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Staying Safe During Flu Season

Photos showing a woman taking a tissue from a tissue box, a medical provider preparing a flu shot and a person washing his hands.

One in 10 people in the United States will get the flu in a given season, according to estimates from the Centers for Disease Control and Prevention. And while viruses can live all year round, flu activity tends to rise in October and then peak between December and February. With COVID-19 a factor this year, it's even more important to take precautions to prevent the flu from spreading. Here are 10 ways to keep workers safe:

  1. Recommend all workers get vaccinated. Vaccination is the most important way to prevent the spread of the flu. It takes about two weeks for flu antibodies to develop, so the time to get a shot is before peak flu season.
  2. Encourage workers to stay home if they are sick. The Centers for Disease Control and Prevention recommend that workers who have a fever and respiratory symptoms stay at home until 24 hours after their fever ends (100 degrees Fahrenheit or lower) without the use of medication. Not everyone who has the flu will have a fever. Other symptoms can include a runny nose, body aches, headache, fatigue, diarrhea or vomiting.
  3. Wash hands frequently with soap and water for 20 seconds; use an alcohol-based hand rub if soap and water are not available. When using soap and water, rub soapy hands together for at least 20 seconds, rinse with water, and dry completely. If soap and water are not available, use an alcohol-based hand rub until you can wash your hands.
  4. Continue practicing social distancing. Staying at least 6 feet apart from co-workers, whenever possible, can help prevent the spread of the flu.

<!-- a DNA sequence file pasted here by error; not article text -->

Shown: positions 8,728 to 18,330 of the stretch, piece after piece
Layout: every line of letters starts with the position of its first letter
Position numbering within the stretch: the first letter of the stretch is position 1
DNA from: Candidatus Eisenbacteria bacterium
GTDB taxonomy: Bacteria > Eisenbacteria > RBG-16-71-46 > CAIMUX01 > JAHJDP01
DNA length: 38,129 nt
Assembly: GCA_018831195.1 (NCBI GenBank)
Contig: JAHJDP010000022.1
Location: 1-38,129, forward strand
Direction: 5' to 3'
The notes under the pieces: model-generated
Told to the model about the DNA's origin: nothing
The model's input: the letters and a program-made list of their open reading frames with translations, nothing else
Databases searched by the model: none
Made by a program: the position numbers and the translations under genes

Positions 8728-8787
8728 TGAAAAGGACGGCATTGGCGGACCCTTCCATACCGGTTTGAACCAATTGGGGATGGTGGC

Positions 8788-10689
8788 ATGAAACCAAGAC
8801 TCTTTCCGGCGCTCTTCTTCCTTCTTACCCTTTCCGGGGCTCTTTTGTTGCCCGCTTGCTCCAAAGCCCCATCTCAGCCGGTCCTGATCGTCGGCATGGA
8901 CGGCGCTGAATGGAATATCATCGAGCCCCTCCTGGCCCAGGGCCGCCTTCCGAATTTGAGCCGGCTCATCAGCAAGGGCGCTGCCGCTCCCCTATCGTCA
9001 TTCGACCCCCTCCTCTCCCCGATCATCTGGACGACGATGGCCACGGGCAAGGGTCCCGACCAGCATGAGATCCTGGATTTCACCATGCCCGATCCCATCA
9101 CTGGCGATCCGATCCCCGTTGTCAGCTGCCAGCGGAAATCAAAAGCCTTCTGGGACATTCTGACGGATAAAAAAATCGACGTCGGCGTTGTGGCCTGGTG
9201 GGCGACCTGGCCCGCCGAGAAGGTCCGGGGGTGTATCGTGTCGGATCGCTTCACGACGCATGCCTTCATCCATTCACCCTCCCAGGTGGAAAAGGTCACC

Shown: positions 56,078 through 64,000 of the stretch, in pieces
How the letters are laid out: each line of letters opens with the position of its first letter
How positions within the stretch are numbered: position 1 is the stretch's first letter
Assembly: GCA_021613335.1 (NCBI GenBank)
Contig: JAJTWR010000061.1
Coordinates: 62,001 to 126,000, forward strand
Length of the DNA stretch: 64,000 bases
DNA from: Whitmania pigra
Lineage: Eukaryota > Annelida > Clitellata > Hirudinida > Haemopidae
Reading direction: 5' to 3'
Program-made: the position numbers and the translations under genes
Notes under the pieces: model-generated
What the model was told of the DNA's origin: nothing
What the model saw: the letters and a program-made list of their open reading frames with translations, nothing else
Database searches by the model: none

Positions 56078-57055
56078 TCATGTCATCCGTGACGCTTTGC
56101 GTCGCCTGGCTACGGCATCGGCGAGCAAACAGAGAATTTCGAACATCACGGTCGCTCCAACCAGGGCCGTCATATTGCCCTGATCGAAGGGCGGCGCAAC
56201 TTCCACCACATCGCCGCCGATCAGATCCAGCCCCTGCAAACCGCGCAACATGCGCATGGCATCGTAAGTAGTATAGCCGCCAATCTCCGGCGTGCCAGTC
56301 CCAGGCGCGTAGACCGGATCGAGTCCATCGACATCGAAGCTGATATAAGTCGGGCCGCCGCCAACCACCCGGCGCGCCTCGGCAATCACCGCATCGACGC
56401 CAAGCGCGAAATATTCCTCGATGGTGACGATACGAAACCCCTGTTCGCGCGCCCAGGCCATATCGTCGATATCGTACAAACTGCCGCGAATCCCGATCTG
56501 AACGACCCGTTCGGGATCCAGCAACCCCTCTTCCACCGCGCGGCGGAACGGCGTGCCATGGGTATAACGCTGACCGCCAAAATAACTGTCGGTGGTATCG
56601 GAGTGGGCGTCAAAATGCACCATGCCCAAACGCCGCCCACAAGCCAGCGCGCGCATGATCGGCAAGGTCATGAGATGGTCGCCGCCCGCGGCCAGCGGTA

5. Cover coughs and sneezes with a tissue or upper sleeve. Tissues should go into a "no-touch" wastebasket and wash your hands after coughing, sneezing or blowing your nose. Avoid touching your face.
  6. Keep frequently touched surfaces clean. Commonly used surfaces such as counters, door handles, phones, computer keyboards and touchpads should be cleaned after each use.
  7. Limit shared equipment or clean equipment before others use it. Avoid using a co-worker's phone, desk, office, computer or other equipment unless they are cleaned with an EPA-approved disinfectant.
  8. Training is knowledge. Make sure all workers understand how to stay healthy at work during flu season, including new and temporary workers.
  9. Wear a face covering. These can help limit the flu's spread.
  10. Consider alternate work arrangements. If feasible, offer options such as telework or staggered shifts for workers considered high risk for seasonal flu (such as older workers, pregnant women, and those with asthma).

Learn more about workplace safety and the flu on OSHA's website. You can find additional resources and learn more about OSHA's response to the coronavirus at

Workers and employers who have questions or concerns about workplace safety can contact OSHA online or by phone at 1-800-321-6742 (OSHA).


Loren Sweatt is the Principal Deputy Assistant Secretary for the U.S. Department of Labor's Occupational Safety and Health Administration. Follow OSHA on Twitter at @OSHA_DOL.


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